Fand stood, picking her sword up off the ground and dropping it into the sheath on her belt. She and Bres bowed to the woman and the two women walked away together, leaving Bres staring after them.
“Since when are you spending time with that instigator?” the woman asked Fand.
“Bres? He’s harmless.”
“Hmm.” The woman didn’t appear convinced. They walked past tents and soldiers lounging about. Rocky stone peaks covered in gray forbidding clouds loomed over a deep forest beyond their camp.
“We’re going into battle. Lately, you have gotten a little reckless,” the woman said.
Fand stared straight ahead, an unyieldingness in her step. “I do what the situation warrants.”
“Like when you took on an entire flock of wyverns by yourself? You almost got torn to bits.” Her sharp tone didn’t mask the pride on the woman’s face.
Fand’s chin raised. “I was distracting them. The company was pinned down. I look out for my own.”
“I know you do. You make me proud. But Fand, I see you like my own daughters.” She shook her head. “Maybe more than my own daughters, and this time—this time please watch out for yourself.”
“I will, Aunt Uaine.”
Fand glanced back at the Sons of Tempest talking, now farther away but still within her line of vision. Arius and Dramian. Without warning, a dragon appeared, large flapping wings spread out and rough red scales covered its body. The two men climbed onto the dragon and it took to the sky.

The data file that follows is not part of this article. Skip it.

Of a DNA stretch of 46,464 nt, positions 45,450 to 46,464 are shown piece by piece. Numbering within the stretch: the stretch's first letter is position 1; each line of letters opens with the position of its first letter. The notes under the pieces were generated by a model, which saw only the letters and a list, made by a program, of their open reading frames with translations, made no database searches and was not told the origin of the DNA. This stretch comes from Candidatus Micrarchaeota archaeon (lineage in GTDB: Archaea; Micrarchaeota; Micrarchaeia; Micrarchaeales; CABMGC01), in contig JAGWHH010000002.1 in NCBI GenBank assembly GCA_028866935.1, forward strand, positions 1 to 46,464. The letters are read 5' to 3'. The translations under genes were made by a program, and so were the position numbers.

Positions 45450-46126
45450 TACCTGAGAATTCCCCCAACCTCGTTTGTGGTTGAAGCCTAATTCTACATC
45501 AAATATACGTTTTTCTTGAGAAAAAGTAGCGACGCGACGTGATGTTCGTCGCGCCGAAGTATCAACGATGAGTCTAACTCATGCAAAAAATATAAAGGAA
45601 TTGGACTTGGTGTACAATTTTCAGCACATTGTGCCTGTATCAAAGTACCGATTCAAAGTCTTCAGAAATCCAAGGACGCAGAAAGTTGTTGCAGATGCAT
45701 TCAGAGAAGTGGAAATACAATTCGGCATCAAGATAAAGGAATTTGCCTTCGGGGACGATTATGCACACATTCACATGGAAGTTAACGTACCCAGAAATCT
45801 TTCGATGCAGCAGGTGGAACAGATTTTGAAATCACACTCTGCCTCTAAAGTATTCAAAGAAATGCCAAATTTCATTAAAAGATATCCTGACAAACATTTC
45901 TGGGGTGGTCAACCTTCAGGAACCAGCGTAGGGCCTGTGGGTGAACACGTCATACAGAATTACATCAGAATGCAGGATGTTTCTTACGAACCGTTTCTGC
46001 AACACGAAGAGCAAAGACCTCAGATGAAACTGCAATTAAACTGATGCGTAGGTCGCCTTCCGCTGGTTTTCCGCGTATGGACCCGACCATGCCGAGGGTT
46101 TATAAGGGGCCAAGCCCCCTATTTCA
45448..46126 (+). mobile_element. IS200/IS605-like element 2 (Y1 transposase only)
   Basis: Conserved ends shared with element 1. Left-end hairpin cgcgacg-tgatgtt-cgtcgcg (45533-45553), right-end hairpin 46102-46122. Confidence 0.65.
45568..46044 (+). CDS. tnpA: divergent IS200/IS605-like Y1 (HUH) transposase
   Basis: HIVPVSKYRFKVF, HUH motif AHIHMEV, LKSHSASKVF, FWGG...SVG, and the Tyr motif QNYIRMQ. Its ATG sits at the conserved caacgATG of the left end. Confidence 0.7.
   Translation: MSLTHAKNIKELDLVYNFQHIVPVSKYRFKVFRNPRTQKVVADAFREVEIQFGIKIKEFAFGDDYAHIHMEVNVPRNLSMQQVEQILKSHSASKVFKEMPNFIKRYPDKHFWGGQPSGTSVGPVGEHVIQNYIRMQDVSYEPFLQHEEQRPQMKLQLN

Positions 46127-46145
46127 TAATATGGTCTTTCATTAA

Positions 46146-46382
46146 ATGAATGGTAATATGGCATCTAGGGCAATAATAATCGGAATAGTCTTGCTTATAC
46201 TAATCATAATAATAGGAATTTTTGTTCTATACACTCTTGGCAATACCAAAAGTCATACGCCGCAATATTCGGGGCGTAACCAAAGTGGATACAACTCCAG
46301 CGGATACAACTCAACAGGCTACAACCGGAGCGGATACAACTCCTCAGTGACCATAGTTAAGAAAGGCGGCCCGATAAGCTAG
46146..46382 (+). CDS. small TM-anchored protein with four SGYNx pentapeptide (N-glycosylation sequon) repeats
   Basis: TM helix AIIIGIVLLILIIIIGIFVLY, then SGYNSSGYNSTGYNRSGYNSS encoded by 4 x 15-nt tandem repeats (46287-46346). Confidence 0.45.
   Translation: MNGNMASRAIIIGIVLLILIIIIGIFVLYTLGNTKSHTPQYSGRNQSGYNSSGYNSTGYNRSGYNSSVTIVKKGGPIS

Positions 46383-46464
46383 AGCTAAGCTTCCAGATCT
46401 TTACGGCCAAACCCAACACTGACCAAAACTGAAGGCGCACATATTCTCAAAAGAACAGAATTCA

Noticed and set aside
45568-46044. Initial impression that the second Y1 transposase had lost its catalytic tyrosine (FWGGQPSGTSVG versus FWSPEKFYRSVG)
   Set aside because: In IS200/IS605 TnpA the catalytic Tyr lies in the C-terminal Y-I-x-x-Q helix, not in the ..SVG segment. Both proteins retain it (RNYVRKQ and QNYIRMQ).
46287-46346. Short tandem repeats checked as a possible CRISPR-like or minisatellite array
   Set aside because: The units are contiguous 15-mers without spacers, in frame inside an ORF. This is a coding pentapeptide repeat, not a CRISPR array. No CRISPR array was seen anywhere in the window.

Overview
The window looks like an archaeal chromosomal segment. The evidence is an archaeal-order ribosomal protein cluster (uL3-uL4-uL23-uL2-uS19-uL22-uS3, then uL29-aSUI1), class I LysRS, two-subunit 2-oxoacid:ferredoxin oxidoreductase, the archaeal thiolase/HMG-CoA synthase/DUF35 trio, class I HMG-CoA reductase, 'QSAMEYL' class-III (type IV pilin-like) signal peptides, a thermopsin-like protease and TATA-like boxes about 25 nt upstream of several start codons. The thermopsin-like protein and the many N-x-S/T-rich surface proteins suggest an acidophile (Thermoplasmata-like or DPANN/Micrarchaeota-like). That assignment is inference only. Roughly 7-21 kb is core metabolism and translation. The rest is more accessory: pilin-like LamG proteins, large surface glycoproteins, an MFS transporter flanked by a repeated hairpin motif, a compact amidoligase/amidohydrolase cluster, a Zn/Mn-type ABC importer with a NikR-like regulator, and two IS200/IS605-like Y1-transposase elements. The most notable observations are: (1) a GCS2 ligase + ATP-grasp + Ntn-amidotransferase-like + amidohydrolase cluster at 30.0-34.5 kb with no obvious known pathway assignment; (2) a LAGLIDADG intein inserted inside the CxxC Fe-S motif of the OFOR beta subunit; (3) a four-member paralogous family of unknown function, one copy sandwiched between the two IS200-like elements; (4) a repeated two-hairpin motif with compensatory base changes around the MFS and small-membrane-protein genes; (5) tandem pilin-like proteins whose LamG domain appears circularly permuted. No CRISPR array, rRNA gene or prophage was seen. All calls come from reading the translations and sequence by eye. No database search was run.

Fand sucked in a breath. “They’re leaving? They are not fighting with us?”
Uaine followed her line of vision. “The Sons of Tempest? Did you expect them to? They have their own mission. We can handle things here.”
Discontentment crossed Fand’s face as she watched them soar away.
A messenger approached. “My Lady.” The faerie bowed. “The ogres are on the move. You are ordered to split your division into forward and rear segments and to move to the front, taking the foremost position by the left bank of the shining stream.”
“Tell General Corrigan it shall be done,” said Uaine.
The messenger bowed.
As if on cue, fleshy creatures came down from the mountains, charging toward the faerie army. Fand’s shoulders tensed. They towered over the treetops. Feet pounded the earth and gigantic maces swung, tearing trees from their roots then launching them at the line of faeries. Dirt sprayed as a large tree crashed right in front of the lines where Fand stood. Like an electric current rushing through wire, a shock of nervous fear shot through the eyes of the faeries waiting. Several shifted in anxious anticipation.
Fand’s face grew grim as she watched the oncoming ogres.
“You know this fight was wholly avoidable,” Bres said from beside her.
She gave him a look that clearly questioned his sanity.
“I speak the truth. Those ogres are only angry because we have restricted their territory.”
“We have been more than generous—”
“Generosity isn’t enough when you used to have the entire world to roam around. Not to mention, if we hadn’t given up our powers, this fight would be over in seconds. You know that’s true.”
Fand gripped her sword and turned on him. “That’s treason.”
But Bres pointed toward the oncoming foaming, roaring figures, maces and axes tossing trees aside like kindling.
“You can report me if we both survive,” he said, his face a shade of green.
Rise of the Fomori will be available May 30th! Preorder your copy today!